Golden State Warriors head coach Steve Kerr is never worried about sharing his opinion on anything. The subject of medical marijuana is no different.
“I’m a proponent of it,” Kerr told The Mercury News on Tuesday after Warriors practice. “I do feel strongly that [marijuana] is a much better option than some of the prescription drugs, and I know that it’s helping a lot of people, which is great.”
In 2016, Kerr admitted he'd used marijuana to help manage chronic pain after a 2015 back surgery. California legalized recreational marijuana use on January 1.
Kerr has said that while marijuana ultimately did not help him manage the pain from his back surgery, he still supports the use of marijuana for medical treatment over prescribing opioids or other pankillers to players.
“I’m not a pot person; it doesn’t agree with me,” Kerr told CSN Bay Area in December 2016. “I’ve tried it a few times, and it did not agree with me at all. So I’m not the expert on this stuff. But I do know this: If you’re an NFL player, in particular, and you’ve got a lot of pain, I don’t think there is any question that pot is better for your body than Vicodin. And yet athletes everywhere are prescribed Vicodin like it’s vitamin C, like it’s no big deal.”
Kerr isn’t the only high-profile NBA figure to support legal medical marijuana use. Former NBA commissioner David Stern and current Minnesota Timberwolves star Karl-Anthony Towns have both publicly supported legal medical marijuana.
Stern, who previously tightened the NBA rules on marijuana, admitted in October that he had changed his thoughts on the subject, saying that cannabis “probably should be removed from the banned list” at some point. Stern cited the current perception of marijuana in the U.S. and a CNN series on medical marijuana as his main reasons for changing his mind.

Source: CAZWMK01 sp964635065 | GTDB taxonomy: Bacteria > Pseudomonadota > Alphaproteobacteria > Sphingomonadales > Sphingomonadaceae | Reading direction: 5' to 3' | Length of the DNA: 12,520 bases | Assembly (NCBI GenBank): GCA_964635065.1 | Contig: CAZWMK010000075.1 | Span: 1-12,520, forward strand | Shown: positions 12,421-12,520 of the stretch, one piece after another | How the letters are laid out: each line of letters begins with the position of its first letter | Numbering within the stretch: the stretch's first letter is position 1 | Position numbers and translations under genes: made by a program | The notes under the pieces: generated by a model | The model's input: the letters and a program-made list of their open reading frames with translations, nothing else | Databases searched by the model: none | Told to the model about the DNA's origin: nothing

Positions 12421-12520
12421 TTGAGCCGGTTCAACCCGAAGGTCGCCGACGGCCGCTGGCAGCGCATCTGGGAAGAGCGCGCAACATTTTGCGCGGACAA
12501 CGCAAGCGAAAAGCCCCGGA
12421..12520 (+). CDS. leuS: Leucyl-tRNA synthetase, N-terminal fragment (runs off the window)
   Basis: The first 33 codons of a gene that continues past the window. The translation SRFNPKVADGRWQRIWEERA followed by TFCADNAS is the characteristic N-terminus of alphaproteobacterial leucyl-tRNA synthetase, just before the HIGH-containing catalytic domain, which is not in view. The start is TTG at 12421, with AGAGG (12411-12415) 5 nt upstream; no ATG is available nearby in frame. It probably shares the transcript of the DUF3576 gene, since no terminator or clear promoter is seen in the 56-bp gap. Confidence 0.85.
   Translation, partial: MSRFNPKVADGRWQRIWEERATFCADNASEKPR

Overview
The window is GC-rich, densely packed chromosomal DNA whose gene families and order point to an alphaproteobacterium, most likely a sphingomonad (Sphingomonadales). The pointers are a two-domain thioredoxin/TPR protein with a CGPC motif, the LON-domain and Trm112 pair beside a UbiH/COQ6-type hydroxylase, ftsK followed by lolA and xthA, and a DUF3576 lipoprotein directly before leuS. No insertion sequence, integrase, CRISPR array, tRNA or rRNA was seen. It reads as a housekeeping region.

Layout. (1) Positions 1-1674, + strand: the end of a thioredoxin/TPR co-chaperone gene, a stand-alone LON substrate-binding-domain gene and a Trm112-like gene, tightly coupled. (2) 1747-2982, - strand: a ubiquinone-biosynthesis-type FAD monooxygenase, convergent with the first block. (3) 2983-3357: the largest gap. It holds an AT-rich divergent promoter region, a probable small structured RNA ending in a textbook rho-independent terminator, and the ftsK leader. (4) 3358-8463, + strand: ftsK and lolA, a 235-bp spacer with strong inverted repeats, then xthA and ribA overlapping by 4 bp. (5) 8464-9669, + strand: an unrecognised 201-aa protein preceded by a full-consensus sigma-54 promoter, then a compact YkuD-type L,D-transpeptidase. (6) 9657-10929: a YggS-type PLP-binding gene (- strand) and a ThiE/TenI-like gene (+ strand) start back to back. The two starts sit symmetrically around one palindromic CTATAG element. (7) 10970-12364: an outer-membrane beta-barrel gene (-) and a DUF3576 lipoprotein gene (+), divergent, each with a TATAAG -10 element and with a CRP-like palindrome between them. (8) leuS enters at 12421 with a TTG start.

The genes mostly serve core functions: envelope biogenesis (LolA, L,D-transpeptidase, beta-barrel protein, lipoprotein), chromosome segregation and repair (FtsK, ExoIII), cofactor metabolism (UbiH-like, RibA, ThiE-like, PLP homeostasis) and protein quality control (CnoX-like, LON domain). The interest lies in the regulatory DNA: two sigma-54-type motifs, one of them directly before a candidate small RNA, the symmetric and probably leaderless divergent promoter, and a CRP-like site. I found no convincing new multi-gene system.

"I think all of the leagues are now appropriately focused on player training, structuring of the right parts of their body, player rehabilitation in the case of injury, player nutrition, player this, player that,” Stern said in a conversation with former NBA star Al Harrington for a documentary about marijuana use. “This should be a part of that conversation. Can you imagine if we could create a situation where every superstar was able to play one additional year?"
In November, Towns said he agreed with Stern, basing his options in part on seeing the success his girlfriend's autistic nephew had using “new treatments involving properties of marijuana” to help with his medical issues. While Towns said he never used marijuana himself, he thinks that the league should allow players to use it if they choose.
"You don't have to actually make it 'Mary J' [or] 'Half Baked,'" Towns told ESPN. "You don't have to do it like that, but you could use the [chemical] properties in it to make a lot of people better. That's something that Adam Silver has to do. That's out of my control, but maybe legalizing marijuana. Not fully legal, where people are chimneys, but using [marijuana] as a beneficial factor as an athlete, as a person living daily."
The NBA has said it has no plans to change its marijuana rules, but current NBA commissioner Adam Silver hinted that it could be a possibility in the future.
"I would say it's something we will look at," Silver said when asked about the future of medical marijuana during a Reddit interview in August. "I'm very interested in the science when it comes to medical marijuana."
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